Nagpur continues to be tense
Parts of Nagpur city continue to be tense, a day after protests against the killing of a Dalit family turned violent, reports Pradip Kumar Maitra.india Updated: Nov 07, 2006 18:50 IST
Curfew was clamped on the communally sensitive satellite township of Kamptee on late on Monday night after an angry Dalit crowd ransacked the police station, roadside vehicles and damaged private and public properties in protest against the Kherlangi dalit massacre.
The police also opened fire when they pelted stones at them and attacked the Kamptee police station. Six police personnel, including three officers, sustained serious injuries and were rushed to the Kamptee Civil Hospital.
Tension mounted in the satellite township when Indora and other predominantly dalit localities of Nagpur witnessed widespread protest taking an ugly turn on Monday evening and protesters went berserk at various places across the city.
The district collector, Dr Sanjay Mukherjee said, "There was minor tension this morning. However, situation is now totally under control. As a precautionary measure we have clamped the curfew."
Parts of Nagpur city, particularly Pratapnagar, Hingna, Medical College Square, Pardi, south Nagpur and Indora areas continue to be tense, a day after protests against the killing of a Dalit family turned violent. The city police used tear gas to disperse protestors at Hingna outside Nagpur city on Tuesday morning. One lady police constable was injured in the area when rioters attacked her.
Anticipating further trouble, the district administration later deployed heavy police personnel, including state reserve police forces in various places in the city and its neighbouring areas to help them in maintaining peace.
The situation has been tense for the last few days in Nagpur city when different Dalit organisations staged dharnas and morchas after visiting Kherlangi and demanded a CBI probe into the matter and arrest of all male-folk of upper caste at Kherlangi.
Arsons and violence also erupted in neighboring districts, including Yavatmal and Bhandara. In Yavatmal, widespread violence incidents witnessed in the city when a strong crowd pelted stones on shops and set afire street vehicles in Ambedkar square, Balajinagar, Patipura, Gandhi square and other places. In retaliations, another group pelted stones on the agitating crowd.
Talking to Hindustan Times, Abdur Rehman, the district police superintendent of police, Yavatmal district admitted that the situation was tense, but under control. “We are seriously considering imposing curfew in the city if such tense atmosphere continues,” he further informed.
Meanwhile, the commissioner of police, SPS Yadav, who was in Mumbai for an official work, air dashed last evening from Mumbai following the volatile situation in Nagpur. Disturbed over the violent outburst in some parts of Nagpur, city police commissioner, Yadav expressed doubt about spontaneity of the violence and declared that the police would investigate all angles including possibilities of whipping up of passion by some organized groups.
Kherlangi episode—at a glance
Kherlangi is a sleepy outpost with a population of 700-odd under the Andhalgaon police station in Bhandara district. There are only three neo-Buddhist (dalit) families residing in the village that is predominantly a Kunbi (OBC) bastion.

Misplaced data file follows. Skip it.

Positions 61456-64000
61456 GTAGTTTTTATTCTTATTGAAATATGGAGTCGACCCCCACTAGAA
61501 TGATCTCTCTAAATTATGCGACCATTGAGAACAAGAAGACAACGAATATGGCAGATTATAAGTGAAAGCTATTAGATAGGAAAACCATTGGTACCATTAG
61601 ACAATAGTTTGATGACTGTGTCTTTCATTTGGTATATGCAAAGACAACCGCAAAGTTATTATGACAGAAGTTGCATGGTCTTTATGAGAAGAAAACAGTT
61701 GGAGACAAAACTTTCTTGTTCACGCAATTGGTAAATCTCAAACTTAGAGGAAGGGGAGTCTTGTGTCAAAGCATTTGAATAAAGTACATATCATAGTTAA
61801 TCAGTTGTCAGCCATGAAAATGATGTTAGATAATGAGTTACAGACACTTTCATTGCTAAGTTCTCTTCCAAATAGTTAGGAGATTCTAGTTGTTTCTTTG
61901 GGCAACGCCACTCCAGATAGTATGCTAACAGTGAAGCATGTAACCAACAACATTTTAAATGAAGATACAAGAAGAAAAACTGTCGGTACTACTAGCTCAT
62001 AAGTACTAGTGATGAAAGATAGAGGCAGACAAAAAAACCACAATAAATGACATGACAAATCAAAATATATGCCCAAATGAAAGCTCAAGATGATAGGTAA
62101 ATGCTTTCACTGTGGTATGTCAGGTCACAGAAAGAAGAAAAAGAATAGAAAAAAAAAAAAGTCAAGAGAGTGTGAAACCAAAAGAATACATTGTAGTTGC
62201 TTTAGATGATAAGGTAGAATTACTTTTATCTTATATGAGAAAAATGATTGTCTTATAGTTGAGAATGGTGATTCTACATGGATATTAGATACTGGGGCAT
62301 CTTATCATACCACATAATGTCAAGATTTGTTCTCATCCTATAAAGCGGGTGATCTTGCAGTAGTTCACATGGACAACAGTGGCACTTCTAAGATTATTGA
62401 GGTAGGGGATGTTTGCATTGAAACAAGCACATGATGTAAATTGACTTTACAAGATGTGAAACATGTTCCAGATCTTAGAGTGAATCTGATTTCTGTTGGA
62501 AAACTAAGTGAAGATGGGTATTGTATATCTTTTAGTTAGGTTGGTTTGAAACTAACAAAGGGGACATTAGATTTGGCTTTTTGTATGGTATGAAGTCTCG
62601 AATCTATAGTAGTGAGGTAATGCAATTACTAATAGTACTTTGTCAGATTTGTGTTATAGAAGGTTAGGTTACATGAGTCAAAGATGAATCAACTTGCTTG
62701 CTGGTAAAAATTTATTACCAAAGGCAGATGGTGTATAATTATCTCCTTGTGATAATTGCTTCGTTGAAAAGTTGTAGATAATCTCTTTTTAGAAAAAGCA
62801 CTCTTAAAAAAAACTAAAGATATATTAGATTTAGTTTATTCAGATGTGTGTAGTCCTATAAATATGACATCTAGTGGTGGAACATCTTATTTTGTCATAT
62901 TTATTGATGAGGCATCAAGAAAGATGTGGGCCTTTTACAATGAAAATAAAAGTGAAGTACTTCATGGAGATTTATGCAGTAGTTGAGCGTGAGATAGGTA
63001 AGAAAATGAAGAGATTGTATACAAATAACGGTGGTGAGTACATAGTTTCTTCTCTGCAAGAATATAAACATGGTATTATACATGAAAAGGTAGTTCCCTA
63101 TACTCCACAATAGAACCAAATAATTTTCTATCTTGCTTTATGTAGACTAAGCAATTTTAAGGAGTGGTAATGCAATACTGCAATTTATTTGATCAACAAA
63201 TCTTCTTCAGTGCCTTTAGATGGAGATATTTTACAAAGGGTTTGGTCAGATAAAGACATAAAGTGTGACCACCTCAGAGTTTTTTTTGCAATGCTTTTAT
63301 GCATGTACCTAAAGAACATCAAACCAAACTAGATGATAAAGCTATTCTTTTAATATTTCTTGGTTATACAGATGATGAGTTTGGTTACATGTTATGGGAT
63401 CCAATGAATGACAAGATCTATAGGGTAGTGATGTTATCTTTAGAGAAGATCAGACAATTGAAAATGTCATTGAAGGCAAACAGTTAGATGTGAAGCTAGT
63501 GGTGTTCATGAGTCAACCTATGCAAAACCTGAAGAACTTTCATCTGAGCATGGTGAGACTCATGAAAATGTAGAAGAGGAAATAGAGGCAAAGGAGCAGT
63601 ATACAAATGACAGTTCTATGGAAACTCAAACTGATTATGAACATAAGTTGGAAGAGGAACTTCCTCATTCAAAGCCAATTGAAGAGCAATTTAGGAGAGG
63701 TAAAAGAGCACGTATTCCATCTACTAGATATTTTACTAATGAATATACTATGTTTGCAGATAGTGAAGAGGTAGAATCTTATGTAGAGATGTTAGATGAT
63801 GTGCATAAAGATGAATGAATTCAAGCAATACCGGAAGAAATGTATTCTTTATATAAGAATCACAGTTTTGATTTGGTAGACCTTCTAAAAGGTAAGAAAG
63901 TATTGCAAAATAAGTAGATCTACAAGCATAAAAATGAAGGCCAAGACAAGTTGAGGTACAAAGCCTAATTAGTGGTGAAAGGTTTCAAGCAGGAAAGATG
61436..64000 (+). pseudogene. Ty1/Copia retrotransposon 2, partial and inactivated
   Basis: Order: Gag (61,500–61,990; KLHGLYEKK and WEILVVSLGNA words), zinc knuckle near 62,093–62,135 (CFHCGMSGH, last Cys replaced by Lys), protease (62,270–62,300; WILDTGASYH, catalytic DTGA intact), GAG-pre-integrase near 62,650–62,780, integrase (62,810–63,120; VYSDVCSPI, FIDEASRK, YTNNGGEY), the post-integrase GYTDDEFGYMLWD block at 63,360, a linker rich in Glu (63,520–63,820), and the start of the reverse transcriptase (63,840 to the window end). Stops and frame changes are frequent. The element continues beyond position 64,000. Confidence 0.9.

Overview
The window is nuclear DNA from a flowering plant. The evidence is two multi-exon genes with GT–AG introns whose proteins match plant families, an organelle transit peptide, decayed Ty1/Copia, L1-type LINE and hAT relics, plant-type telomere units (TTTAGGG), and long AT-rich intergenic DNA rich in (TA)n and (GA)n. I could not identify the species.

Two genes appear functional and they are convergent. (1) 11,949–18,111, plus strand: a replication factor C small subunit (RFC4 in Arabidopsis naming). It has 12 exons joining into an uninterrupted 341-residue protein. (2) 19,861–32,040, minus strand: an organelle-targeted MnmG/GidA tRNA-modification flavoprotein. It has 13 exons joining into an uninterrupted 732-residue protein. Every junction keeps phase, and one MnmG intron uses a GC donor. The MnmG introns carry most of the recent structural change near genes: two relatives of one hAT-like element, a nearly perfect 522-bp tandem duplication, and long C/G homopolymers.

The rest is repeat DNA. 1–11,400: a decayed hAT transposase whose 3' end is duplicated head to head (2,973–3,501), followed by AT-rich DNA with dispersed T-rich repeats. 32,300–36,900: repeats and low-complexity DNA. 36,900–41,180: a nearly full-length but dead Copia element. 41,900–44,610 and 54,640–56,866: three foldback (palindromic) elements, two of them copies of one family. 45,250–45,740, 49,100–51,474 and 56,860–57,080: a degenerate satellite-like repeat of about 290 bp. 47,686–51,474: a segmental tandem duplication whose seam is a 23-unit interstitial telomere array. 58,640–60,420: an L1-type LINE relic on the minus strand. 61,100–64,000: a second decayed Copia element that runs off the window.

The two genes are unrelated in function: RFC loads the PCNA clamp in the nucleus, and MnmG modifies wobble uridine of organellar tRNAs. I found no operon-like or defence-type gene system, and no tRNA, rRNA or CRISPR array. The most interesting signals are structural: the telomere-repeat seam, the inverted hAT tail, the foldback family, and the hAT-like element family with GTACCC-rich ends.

It all began with a small incident that occurred on September 3 this year. Siddharth Gajbhiye, also a dalit and a police patil of the neighboring village, Dhusala and a distant relative of Bhotmanges, the victim of the Kherlangi massacre, was beaten up by the villagers of Kherlangi, who suspected that he had an illicit relations with Surekha, wife of Bhaiyyalal Bhotmange, now the lone survivor of the family.
Gajbhiye somehow managed to escape and reached Kamptee near Nagpur where he got himself admitted to a hospital. He also filed a complaint with the Kamptee police station, which was later, transferred to Andhalgaon police station. The complaint was registered and an FIR was lodged against the villagers. As Gajbhiye did not know names of the villagers, the Bhotmange family members—particularly his wife, Surekha and daughter Priyanka told the facts to police during the investigation and named the villagers who beat up Gajbhiye.
Subsequently, all of them were arrested on September 29 and later released on bail, just one day before the gruesome killings of Bhotmange family. It was said that the irate villagers returned to Kherlangi and went straight to Bhotmange’s house and mercilessly thrashed Surekha, her daughter, Priyanka, sons Roshan and Sudhir. The young daughter, Priyanka was stripped naked and when her brothers protested, they were beaten up severely. There, both the women were allegedly raped for over an hour before they were hacked to death. Villagers carried their bodies in a bullock-cart and dumped them into a nearby canal.
Bhaiyyalal, who succeeded in fleeing away during the period, returned to his house next day and found his wife, sons and daughter were missing. He then lodged a complaint with the police. They later recovered the bodies from the canal.
Meanwhile, Bhaiyyalal Bhotmange, who was in Nagpur on Tuesday and supposed to address a press conference, abruptly cancelled it. Reasons for cancellation of the press conference were not known immediately.
On the other hand, the chief minister, Vilasrao Deshmukh is arriving here on November 10 to visit Kherlangi village. Earlier, the deputy chief minister, RR Patil visited the village twice.
First Published: Nov 07, 2006 18:50 IST